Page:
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Great review, although I already bought the game since I am a Star Trek fan, not neccesarily a Trekkie, just enjoyed the shows and movies. I have yet to try the game, have been painting the ships to give them more detail with some inks and drybrushing. Looking forward to trying it and appreciate the effort you put into this review.
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Simon Webster
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EndersGame wrote:
I think I recognize this review!


thumbsup


You should sue whistle
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Ian Gill
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Mansfield
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As I already bought the game I've only skim-read the review but I think i saw all the points I might have highlighted myself had I the drive to do it. Well done.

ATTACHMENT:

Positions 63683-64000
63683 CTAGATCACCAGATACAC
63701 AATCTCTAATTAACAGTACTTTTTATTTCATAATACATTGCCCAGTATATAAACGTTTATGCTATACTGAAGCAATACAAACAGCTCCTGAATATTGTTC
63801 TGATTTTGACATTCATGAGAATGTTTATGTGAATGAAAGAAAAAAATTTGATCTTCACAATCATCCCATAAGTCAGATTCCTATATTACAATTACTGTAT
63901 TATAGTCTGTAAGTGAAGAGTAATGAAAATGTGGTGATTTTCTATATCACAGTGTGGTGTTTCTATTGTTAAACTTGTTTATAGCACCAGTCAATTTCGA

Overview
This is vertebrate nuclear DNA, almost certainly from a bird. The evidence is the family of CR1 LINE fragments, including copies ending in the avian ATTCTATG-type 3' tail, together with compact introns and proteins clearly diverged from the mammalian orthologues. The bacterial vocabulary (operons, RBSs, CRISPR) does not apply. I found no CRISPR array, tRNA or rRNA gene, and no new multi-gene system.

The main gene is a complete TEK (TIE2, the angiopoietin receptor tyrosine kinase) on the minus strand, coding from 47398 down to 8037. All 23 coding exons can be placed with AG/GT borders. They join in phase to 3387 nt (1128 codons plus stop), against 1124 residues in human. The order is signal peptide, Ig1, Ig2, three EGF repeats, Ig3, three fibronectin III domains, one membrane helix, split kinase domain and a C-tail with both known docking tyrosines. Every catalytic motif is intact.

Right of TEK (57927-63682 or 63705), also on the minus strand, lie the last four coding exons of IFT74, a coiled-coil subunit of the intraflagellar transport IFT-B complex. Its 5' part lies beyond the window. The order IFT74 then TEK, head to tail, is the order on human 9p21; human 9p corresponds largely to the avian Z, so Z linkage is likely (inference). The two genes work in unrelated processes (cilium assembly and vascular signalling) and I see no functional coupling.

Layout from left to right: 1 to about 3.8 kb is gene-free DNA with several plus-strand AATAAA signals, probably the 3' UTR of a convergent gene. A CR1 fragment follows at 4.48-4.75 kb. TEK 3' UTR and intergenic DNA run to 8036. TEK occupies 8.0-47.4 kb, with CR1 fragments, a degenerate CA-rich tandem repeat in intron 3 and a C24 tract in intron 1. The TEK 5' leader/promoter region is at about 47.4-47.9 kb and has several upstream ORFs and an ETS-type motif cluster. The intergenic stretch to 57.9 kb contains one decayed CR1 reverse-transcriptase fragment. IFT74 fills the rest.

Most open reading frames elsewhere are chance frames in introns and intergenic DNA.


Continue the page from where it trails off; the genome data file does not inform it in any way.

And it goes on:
The game is quite random, but the ability to make your power adjustment at an appropriate time does work, both in game terms and thematically.

I love the board movement method, ie the first hex always costs one but then the hex size kicks in (I dont know if this has been used elsewhere but i like it muchly !)

Cloaking is handled well, in that being cloaked stops you doing useful stuff without an appropriate card.

The only thing I didn't particularly like was that crew members just appear on any ship. I dont claim there is a better mechanic but it does jar slightly.